Updates from May, 2012 Toggle Comment Threads | Keyboard Shortcuts

  • Pablo 11:03 PM on 30 May 2012 Permalink | Reply  



    I’m learning some CodeMirror. This is not the first time i try to learn CodeMirror, i had some unsuccessful attempts in the past, but after a lot of trial and errors trying to create my own highlight text editor in javascript, finally i adquire the knowledge to understand it a little bit better to the point were i was able to learn from it.

    So, the first thing i didn’t understood about this (because all the code parsing was a new concept for me) was how the mecanism worked.  I was too n00b to understand the documentation, so now, here i will explain what i understood in simple terms in case someone else out there is trying to learn it but requires an easy introduction. This is for people wanting to create their own, custom syntax highlighters. If you want to use it for existing languages, read the “how to use” documentation from codemirror, they have really good examples.



    This is what you use to define a mode. A mode is basically a syntaxt highligher (example: you have javascript modes, C++ mode, PHP mode, etc…) The mode object is the rsponsable of parsing the text and applying CSS styles to TOKENs (which will colorize the text)

    1) The process is simple. CodeMirror will send a stream object to your parser, starting from char 0 and will go line by line to the end of the textarea.

    2) The stream object represents a token, from it’s start ( the begining of a line or the end of another token ) to the end of the line. If you dont do anything, this token will represent one line of text in the textarea.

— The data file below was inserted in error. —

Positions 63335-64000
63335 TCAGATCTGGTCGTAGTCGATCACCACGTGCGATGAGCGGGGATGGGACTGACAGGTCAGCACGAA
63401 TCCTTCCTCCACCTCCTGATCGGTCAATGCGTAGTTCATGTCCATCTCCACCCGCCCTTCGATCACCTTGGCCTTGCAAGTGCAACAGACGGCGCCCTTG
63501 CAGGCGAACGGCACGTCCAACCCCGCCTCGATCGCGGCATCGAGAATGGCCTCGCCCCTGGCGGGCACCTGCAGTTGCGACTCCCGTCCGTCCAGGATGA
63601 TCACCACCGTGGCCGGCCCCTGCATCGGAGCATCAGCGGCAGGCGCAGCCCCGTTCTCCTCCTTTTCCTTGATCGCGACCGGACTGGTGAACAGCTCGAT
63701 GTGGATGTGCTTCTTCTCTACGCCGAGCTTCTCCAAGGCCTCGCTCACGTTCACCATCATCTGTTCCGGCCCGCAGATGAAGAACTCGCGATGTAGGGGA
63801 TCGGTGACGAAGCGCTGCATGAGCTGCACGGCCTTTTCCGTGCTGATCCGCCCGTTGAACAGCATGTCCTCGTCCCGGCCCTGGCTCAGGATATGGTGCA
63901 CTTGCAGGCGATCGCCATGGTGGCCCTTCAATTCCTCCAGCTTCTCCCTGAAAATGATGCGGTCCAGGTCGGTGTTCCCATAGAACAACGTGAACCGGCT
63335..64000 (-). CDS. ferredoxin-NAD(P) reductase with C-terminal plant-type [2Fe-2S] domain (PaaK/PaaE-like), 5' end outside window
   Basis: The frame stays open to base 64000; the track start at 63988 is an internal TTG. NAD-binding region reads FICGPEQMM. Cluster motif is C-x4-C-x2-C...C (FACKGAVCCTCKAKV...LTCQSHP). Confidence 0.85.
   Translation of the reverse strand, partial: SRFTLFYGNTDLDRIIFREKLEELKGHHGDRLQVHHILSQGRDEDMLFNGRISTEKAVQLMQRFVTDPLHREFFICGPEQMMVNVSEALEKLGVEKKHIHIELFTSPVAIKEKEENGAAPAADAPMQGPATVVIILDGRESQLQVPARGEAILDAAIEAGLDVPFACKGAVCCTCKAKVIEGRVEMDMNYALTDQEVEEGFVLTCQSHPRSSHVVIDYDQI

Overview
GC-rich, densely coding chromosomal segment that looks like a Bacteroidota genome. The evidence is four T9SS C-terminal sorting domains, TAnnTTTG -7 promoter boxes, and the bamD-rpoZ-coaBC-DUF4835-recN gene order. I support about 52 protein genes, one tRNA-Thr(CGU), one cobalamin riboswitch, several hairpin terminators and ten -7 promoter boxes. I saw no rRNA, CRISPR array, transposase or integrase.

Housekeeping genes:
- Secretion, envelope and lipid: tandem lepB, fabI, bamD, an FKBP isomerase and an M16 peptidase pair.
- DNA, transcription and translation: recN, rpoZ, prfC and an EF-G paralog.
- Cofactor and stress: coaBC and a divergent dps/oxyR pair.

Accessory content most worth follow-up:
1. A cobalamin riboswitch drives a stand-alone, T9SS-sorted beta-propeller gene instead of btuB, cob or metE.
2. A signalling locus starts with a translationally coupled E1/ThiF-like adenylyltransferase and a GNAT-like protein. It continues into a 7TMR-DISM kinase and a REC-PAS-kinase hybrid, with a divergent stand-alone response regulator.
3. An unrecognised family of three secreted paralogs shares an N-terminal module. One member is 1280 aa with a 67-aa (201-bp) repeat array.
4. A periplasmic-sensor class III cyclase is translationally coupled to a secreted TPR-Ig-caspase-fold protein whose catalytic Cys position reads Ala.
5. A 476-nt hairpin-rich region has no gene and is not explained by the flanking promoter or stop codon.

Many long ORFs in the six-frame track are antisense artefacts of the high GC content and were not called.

3) Your mode’s token method has to return a string, a CSS class name that will be applyed to the current token.  You set this class in the styles to format your custom highlighter.

    3) The “cursor” or the position at which CodeMirror reads the text must be advanced, you are responsable of this.  You can move char by char, or by many chars at a time. Always inside a single line of text.

    4) The stream object has many methods to move the position of the position of the “cursor”. When you move, what you are actually doing is changing the “length” of the current token. THe token starts at the begining of a line or at the end of a previous token. So if you move 3 chars ahead, the token will be 3 chars long.

    5) Basic example. This highlighter will only highlight the word “hello” of a textarea:

    CodeMirror.defineMode("hello", function() {
      return {
        token: function(stream,state) {
          //stream match moves the cursor forward, so the text token will start at the END of "hello"
          //So if the line of text said: "hello world" one token will be [hello] and the other [ world]
          //NOTICE: ^ matches the start of the token, not the start of the line!
          if ( stream.match(/^hello/) ) {
            return "red-text";

    6) Then you have a 2nd object, called “state object” this is just a plain javascript object that YOU setup to keep a state based on the parsing of the tokens. This object is set at the start of a parsing session and passed to your token method each time a token is analyzed. How you handle this object is up to you and it’s not the responsability of CodeMirror’s parser.

    The common usage of the state object obviously will be to implement a State pattern to colorize tokens in a certain context.

    I hope someone find this article helpful.

    • bin 10:55 AM on 29 October 2013 Permalink | Reply

      Thank you for your post
      I have one question: how does CodeMirror understand “red-text” ? That’s a class of CSS

      • Pablo 3:29 PM on 4 November 2013 Permalink | Reply